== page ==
HIV/AIDS Newsroom: September 20, 2000
Antigen-Specific T Cells Localize to the Uterine Cervix in Women With Genital Herpes Simplex Virus Type 2 Infection
Journal of Infectious Diseases Online (www.journals.uchicago.edu/JID)
09/00 Vol. 182, No. 3, P. 662; Koelle, David M.; Schomogyi, Mark; Corey, Lawrence
Reinfection with genital herpes simplex virus type 2 (HSV-2) is rare in humans, but scientists note that the mechanism of acquired immunity is not clear. Researchers from the University of Washington measured antigen-specific T cell responses to HSV in the cervix, a site of exposure to the virus, during both lesional and nonlesional instances. They found proliferative and cytotoxic responses to HSV in most specimens. The authors report that natural infection with HSV-2 is associated with a persistent cervical mucosal cellular immune response, which may help limit the clinical effects of secondary HSV-2 infection.
Federal District Court Judge Sterling Johnson Jr. said Tuesday that New York City's Division of AIDS Services and Income Support has provided inadequate services for people with AIDS, and he placed the agency under federal watch for three years. Johnson said the division, formed in 1985, had chronically and systematically postponed or ended benefits like housing, rent assistance and food stamps, sometimes without notifying recipients. Attorney Armen Merjian for Housing Works Inc., an AIDS awareness group that has brought a class-action lawsuit against Mayor Rudolph Giuliani's administration for New York's AIDS policies, said the administration has failed HIV and AIDS patients. Under the new ruling, which takes effect immediately, clients with complaints will now take them to a federal magistrate judge, Cheryl Pollak, who will monitor the city agency and may recommend penalties. While New York City's corporation counsel, Michael Hess, said the decision would be appealed, Merjian said the ruling was gigantic victory for the Americans With Disabilities Act. In his decision, Judge Johnson noted that the city took over 30 days to provide emergency benefits that were required within 72 hours and did not meet deadlines for housing applications.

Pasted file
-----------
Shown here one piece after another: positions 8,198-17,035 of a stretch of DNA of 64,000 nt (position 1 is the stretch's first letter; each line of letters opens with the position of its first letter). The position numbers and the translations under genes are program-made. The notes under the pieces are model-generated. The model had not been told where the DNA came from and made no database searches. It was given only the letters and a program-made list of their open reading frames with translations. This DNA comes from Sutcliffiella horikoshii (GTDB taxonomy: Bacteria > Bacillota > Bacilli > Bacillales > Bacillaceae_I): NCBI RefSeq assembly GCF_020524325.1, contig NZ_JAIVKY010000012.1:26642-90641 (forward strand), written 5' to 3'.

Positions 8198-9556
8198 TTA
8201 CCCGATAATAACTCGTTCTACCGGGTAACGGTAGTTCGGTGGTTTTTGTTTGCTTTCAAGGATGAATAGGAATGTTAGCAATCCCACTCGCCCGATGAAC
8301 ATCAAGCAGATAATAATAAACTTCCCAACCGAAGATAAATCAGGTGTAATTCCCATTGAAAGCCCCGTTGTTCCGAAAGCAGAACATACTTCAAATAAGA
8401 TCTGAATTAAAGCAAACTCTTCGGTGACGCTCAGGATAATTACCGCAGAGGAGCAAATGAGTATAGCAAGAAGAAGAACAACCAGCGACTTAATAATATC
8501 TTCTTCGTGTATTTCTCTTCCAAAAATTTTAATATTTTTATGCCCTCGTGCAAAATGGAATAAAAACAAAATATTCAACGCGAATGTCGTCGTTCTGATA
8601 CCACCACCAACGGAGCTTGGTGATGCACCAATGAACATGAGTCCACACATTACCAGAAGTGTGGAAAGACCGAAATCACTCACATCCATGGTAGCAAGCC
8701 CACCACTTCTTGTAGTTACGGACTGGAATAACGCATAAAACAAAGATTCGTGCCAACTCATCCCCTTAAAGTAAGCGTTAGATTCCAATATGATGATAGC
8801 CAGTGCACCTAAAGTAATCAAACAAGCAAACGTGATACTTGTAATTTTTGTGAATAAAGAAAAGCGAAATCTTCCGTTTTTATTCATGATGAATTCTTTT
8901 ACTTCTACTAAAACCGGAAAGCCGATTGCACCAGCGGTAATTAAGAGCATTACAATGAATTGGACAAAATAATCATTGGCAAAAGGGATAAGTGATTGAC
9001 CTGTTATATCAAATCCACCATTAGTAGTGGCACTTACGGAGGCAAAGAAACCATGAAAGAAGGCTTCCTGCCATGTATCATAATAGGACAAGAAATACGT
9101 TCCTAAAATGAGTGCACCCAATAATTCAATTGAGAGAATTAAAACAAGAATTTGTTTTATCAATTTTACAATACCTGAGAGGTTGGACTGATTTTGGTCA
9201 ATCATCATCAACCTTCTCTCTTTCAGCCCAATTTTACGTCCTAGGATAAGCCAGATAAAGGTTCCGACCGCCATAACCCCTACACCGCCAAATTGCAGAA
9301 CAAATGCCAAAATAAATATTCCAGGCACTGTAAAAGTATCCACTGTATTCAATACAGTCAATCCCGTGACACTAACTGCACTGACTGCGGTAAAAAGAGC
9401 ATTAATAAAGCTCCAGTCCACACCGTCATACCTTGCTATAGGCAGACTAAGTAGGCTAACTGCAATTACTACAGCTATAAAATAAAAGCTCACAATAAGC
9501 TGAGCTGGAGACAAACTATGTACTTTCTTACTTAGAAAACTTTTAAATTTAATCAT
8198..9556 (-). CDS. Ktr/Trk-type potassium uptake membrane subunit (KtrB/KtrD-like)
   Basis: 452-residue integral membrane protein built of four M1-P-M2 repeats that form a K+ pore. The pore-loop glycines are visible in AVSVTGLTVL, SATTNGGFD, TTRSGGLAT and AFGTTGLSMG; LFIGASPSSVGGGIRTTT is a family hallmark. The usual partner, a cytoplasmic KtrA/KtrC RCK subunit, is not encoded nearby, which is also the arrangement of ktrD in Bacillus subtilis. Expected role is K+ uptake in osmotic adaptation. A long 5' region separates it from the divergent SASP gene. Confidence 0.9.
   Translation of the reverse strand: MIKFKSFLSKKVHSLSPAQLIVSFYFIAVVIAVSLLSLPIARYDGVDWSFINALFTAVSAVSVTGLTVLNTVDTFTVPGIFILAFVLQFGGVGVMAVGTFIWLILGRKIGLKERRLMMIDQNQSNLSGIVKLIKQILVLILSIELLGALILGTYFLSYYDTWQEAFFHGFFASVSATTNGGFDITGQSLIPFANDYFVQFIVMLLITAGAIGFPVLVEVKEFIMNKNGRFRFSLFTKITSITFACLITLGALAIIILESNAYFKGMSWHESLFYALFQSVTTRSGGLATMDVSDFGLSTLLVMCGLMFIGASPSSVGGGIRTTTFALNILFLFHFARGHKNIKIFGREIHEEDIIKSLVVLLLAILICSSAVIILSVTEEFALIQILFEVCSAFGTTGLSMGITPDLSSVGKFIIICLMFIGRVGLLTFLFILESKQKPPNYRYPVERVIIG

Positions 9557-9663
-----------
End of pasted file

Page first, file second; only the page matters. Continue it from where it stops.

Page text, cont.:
HIV Patients Face a New Epidemic
Boston Globe (www.boston.com/globe)
09/19/00 P. D1; Saltus, Richard
As new drug therapies help HIV and AIDS patients to live longer, more of them are dealing with chronic hepatitis C virus (HCV) infection and liver failure. Patients with HIV are approaching normal lifespans [because of the new drugs] and they're dying of liver disease instead of the AIDS virus, notes Dr. Douglas Dieterich, head of gastroenterology and liver disease at Cabrini Medical Center in New York. Hepatitis-related liver failure generally takes 15 to 20 years; however, HCV infection moves about two times as fast in HIV-infected individuals. At Lemuel Shattuck Hospital in Boston, 50 percent of HIV patients' deaths in 1998 were from liver disease, up from 11 percent in 1991. HIV and HCV are spread in similar ways -- including injection drug use and blood transfusions before 1992 -- and about 40 percent of all HIV patients are co-infected with HCV. A single exposure is enough to transmit both viruses, as in the case of Karen Daley, president of the Massachusetts Nurses' Association, who was accidentally stuck with a needle when treating a patient. Doctors now believe both viruses should be treated aggressively at the same time. However, the strict drug regimens for each disease can be difficult, with the HIV drugs possibly having toxic effects on the liver the HCV drugs are fighting to safeguard. A number of medical institutions, including Lemuel Shattuck and the New England Medical Center, are beginning a new study of co-infected patients and will, among other things, investigate the value of pegolated interferon, which lasts longer than the standard form of the drug.
Health officials in New Mexico want to alter the state's Controlled Substances Act in order to allow pharmacists to legally sell syringes to injection drug users. The plan, an effort to fight HIV and hepatitis, is backed by the state Pharmacy Board but still requires approval from the state legislature and the governor.